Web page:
How the Idea of Religious Toleration Came to the West

How the Idea of Religious Toleration Came to the West

Editorial: Princeton

Páginas: 371

Año: 2003

EAN: 9780691092706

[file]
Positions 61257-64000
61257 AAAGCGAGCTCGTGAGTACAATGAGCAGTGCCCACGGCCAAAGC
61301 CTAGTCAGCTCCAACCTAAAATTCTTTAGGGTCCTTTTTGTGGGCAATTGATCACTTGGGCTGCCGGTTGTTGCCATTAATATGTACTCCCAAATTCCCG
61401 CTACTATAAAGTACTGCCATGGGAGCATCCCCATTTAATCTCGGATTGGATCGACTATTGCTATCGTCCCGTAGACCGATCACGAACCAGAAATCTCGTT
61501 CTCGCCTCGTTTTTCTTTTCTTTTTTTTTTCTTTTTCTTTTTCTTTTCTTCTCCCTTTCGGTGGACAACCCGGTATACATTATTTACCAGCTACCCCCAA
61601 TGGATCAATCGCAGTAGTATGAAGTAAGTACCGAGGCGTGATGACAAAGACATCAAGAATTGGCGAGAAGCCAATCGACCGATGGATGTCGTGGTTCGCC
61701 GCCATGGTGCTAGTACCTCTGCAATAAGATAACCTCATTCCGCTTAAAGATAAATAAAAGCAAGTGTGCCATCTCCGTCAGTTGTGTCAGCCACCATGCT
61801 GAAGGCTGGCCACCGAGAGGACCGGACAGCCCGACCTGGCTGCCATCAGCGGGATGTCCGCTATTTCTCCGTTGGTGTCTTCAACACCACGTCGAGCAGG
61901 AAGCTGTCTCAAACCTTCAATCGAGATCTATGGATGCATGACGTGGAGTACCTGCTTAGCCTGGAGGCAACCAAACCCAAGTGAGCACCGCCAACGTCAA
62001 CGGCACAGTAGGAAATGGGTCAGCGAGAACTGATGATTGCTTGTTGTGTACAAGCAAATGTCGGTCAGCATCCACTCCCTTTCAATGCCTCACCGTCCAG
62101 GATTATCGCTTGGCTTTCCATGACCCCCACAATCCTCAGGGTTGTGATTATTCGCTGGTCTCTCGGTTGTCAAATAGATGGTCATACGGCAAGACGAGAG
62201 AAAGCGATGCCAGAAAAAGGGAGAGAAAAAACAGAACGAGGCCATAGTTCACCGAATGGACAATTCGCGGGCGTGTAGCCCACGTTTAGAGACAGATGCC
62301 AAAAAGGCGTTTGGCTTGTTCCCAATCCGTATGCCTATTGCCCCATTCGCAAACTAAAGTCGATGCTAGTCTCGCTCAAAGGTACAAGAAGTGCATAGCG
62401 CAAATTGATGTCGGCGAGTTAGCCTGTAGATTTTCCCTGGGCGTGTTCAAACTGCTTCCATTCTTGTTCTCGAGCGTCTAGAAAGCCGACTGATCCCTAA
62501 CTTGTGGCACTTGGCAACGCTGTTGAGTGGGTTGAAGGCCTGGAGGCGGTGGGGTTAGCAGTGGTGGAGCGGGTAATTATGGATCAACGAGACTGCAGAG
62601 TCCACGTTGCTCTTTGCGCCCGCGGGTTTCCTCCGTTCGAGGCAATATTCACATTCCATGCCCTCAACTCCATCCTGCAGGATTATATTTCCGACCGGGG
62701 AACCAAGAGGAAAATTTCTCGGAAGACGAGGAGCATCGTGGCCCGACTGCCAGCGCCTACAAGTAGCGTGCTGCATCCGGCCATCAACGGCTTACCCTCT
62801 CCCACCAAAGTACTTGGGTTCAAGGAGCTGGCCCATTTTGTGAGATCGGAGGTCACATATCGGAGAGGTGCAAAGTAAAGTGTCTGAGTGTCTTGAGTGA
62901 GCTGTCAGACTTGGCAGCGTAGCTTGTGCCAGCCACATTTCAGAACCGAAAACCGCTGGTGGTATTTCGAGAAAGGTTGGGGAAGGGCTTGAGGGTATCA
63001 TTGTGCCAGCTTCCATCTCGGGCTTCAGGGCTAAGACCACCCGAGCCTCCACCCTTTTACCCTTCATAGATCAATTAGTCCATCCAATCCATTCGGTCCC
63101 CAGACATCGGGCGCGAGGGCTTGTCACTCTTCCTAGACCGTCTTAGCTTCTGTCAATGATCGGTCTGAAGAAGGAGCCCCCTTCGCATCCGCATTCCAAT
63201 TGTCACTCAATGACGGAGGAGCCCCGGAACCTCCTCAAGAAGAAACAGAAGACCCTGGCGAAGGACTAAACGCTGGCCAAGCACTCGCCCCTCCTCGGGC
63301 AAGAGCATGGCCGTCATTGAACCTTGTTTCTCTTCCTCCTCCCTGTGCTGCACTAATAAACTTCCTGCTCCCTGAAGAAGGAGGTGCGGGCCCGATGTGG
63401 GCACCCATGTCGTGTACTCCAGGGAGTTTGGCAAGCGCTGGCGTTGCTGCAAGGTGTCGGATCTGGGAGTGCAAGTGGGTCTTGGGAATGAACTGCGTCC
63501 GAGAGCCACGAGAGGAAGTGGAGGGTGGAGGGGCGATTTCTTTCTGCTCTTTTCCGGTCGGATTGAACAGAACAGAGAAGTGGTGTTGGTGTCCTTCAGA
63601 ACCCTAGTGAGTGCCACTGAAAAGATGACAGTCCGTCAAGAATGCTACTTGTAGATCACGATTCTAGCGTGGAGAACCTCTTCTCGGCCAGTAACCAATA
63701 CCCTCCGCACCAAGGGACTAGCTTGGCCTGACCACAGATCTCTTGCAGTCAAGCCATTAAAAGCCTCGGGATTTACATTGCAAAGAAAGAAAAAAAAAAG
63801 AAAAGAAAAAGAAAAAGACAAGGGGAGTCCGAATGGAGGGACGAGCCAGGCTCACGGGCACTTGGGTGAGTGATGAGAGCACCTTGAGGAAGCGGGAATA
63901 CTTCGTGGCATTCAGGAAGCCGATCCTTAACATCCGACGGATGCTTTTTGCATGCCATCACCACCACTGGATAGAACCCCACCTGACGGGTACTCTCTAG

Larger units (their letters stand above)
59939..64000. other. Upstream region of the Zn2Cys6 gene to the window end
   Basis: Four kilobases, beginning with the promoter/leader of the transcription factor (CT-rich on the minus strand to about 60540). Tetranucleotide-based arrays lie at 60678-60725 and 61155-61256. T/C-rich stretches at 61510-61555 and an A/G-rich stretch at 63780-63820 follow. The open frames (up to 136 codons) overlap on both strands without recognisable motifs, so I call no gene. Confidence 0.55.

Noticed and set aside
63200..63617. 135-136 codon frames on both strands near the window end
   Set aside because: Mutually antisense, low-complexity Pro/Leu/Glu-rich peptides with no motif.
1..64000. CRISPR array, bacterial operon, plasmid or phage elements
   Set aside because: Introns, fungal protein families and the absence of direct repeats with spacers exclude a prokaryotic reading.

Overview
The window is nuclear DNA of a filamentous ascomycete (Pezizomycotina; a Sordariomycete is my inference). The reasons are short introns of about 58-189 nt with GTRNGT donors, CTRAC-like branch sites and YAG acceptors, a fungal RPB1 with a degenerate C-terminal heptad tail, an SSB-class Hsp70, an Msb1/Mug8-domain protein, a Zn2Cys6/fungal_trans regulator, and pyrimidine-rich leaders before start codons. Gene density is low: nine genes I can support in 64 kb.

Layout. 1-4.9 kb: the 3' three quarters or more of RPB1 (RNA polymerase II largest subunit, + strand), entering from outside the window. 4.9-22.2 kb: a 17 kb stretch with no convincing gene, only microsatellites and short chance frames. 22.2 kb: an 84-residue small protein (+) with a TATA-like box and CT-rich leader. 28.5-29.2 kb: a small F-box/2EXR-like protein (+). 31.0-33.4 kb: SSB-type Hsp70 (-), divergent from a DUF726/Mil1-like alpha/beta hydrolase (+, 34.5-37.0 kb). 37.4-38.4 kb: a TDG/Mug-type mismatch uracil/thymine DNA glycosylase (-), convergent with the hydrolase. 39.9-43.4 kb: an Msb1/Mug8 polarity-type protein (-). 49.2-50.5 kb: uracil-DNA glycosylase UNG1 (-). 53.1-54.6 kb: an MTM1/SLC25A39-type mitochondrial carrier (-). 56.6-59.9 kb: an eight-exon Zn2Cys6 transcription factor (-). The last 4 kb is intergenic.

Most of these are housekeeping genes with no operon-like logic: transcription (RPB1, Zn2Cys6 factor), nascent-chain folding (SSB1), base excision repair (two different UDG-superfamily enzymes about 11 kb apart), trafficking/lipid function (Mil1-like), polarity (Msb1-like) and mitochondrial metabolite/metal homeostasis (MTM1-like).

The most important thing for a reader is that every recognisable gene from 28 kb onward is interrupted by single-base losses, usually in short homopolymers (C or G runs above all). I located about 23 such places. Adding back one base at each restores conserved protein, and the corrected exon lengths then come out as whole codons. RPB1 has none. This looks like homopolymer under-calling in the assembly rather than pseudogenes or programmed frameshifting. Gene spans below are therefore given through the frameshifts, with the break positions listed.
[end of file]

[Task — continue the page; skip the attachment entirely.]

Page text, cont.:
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Religious intolerance, so terrible and deadly in its recent manifestations, is nothing new. In fact, until after the 18th century, Christianity was perhaps the most intolerant of all the great world religions. How Christian Europe and the West went from this extreme to their present universal belief in religious toleration is the story told in this volume.Perez Zagorin takes readers to a time when both the Catholic Church and the main new Protestant denominations embraced a policy of endorsing religious persecution, coercing unity, and, with the state´s help, mercilessly crushing dissent and heresy. This position had its roots in certain intellectual and religious traditions, which Zagorin traces before showing how out of the same traditions came the beginnings of pluralism in the West. Here we see how 16th- and 17th-century thinkers - writing from religious, theological and philosophical perspectives - contributed far more than did political expediency or the growth of religious skepticism to advance the cause of toleration. Reading these thinkers - from Erasmus and Sir Thomas More to John Milton and John Locke, among others - Zagorin brings light a common, if unexpected, thread: concern for the spiritual welfare of religion itself weighed more in the defense of toleration than did any secular or pragmatic arguments. His book - which ranges from England through the Netherlands, the post-1685 Huguenot Diaspora, and the American Colonies - also exposes a close connection between toleration and religious freedom.